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The Dallas Art Fair, All Grown Up At 10


by Jerome Weeks 12 Apr 2018

The 10th annual Dallas Art Fair opened Thursday for collectors and the curious to see a swarm of contemporary artworks from nearly 100 galleries. Art & Seek’s Jerome Weeks toured the opening and reports it’s the most diverse fair so far.

The Dallas Art Fair, April 12-15th in the Fashion Institute Gallery (f.i.g.)

The entire fair is crowded into the two floors of the Fashion Institute Gallery. The greatest number of galleries come from New York and London, which still dominate the art market. But there are also galleries from Tokyo, Dublin and Dubai.

Mary Hull Webster1

‘Six Balls’ by Mary Hull Webster. Steel, wood, plastics, light, sound, mixed media, found objects.

The Dallas Art Fair was founded by John Sughrue and Chris Byrne. It’s expanded over the past decade so much that this year, it donated $150,000 to the Dallas Museum of Art. That figure is triple what the fair was raising when it started the program in 2015. The DMA has used the money to buy seven new works.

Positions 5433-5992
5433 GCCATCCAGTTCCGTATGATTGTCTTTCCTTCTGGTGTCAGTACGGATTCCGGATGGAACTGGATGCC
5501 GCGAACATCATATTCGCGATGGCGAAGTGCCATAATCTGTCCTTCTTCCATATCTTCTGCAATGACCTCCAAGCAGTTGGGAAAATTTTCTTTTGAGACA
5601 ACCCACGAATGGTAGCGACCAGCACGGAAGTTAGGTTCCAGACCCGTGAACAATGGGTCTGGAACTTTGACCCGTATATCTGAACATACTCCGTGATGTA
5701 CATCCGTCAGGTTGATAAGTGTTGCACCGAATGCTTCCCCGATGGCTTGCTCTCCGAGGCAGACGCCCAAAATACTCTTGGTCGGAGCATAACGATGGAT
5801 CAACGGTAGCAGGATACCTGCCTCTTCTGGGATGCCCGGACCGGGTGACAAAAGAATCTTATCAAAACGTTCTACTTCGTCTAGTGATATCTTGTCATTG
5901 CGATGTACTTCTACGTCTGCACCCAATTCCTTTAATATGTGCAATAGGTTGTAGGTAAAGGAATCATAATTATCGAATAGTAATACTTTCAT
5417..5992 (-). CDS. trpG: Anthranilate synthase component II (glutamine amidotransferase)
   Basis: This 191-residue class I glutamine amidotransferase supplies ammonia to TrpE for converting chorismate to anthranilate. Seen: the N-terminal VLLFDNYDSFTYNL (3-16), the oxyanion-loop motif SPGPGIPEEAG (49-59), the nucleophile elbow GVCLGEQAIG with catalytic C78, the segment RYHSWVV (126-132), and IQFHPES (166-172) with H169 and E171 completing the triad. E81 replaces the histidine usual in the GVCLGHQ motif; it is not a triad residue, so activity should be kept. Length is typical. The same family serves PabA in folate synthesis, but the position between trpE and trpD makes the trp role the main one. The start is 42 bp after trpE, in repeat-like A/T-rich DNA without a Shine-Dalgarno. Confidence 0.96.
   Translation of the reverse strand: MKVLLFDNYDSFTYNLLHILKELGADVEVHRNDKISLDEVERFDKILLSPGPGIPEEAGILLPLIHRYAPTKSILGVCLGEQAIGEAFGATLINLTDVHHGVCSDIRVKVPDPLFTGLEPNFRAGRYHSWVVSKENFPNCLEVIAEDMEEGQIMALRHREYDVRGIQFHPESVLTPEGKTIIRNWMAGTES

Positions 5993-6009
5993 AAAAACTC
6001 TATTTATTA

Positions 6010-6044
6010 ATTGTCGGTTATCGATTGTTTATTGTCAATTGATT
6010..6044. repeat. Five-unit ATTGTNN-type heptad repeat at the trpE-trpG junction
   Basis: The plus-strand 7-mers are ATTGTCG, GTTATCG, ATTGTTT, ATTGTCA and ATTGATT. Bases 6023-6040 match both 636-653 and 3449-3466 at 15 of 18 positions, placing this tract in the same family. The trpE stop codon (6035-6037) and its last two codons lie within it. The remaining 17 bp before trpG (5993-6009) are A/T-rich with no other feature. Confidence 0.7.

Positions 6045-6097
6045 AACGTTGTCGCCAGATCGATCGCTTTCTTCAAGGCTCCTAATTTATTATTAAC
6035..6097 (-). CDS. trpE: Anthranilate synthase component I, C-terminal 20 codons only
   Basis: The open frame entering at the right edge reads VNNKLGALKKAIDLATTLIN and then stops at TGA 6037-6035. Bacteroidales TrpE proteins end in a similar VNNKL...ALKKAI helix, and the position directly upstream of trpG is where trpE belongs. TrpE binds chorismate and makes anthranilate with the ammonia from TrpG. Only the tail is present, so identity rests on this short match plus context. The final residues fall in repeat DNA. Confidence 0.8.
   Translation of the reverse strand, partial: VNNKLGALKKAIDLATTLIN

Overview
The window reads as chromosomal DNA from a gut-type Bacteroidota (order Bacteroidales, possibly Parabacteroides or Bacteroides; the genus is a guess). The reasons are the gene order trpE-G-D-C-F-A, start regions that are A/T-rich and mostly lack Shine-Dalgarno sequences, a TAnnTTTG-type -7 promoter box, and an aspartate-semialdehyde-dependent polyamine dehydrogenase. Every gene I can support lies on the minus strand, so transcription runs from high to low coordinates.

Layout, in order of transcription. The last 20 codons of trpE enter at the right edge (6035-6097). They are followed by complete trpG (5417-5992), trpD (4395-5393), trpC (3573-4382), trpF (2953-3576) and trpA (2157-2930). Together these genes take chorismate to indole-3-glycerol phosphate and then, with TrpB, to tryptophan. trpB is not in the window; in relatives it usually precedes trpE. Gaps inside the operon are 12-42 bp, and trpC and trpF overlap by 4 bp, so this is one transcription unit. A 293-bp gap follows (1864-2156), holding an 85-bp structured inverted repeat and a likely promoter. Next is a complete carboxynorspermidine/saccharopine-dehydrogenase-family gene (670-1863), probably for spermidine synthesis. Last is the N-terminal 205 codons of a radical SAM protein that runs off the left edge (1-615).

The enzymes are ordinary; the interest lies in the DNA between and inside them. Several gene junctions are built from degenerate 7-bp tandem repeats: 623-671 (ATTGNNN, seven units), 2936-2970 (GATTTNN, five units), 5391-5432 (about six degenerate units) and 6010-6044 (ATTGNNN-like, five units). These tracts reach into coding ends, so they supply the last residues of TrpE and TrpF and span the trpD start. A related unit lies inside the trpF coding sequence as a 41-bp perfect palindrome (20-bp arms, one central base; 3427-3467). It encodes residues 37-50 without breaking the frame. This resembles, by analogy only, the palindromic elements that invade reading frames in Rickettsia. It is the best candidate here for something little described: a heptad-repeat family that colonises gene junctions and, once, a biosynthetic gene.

Thirty new galleries also joined the Fair. One is the Bivins Gallery in Dallas. Karen and Michael Bivins opened their space just last year.

hugo

‘Hugo Revealed’ by Mary Hull Webster. Acrylic print on film with mixed media and lighting in steel light box

“I give John Sughrue a lot of credit for what he’s done with this fair in the last ten years,” Michael says. “It’s absolutely amazing. The exercise for us right now is because we’re a relatively new gallery is to get exposure. The exercise is to let people in the Dallas-Fort Worth area know we’re here. So that’s one. And two, we hope to make sales!”

The Bivins decided to take an unusual approach. Instead of displaying selections from the 27 artists they represent, they’re gambling on a solo show. Their entire booth is an installation by Mary Hull Webster called ‘Illuminations.’ She’s a California artist who also chose the works, the lighting and music. For this show, her artworks are often steel light boxes with ghostly images on glass, illuminated from behind. They can look like glowing sacred icons or like an electrified Cornell box. Or the forensic study of antique maps and photos.

And maybe with a science-fair model of the solar system on top.

The Dallas Art Fair continues through Sunday.

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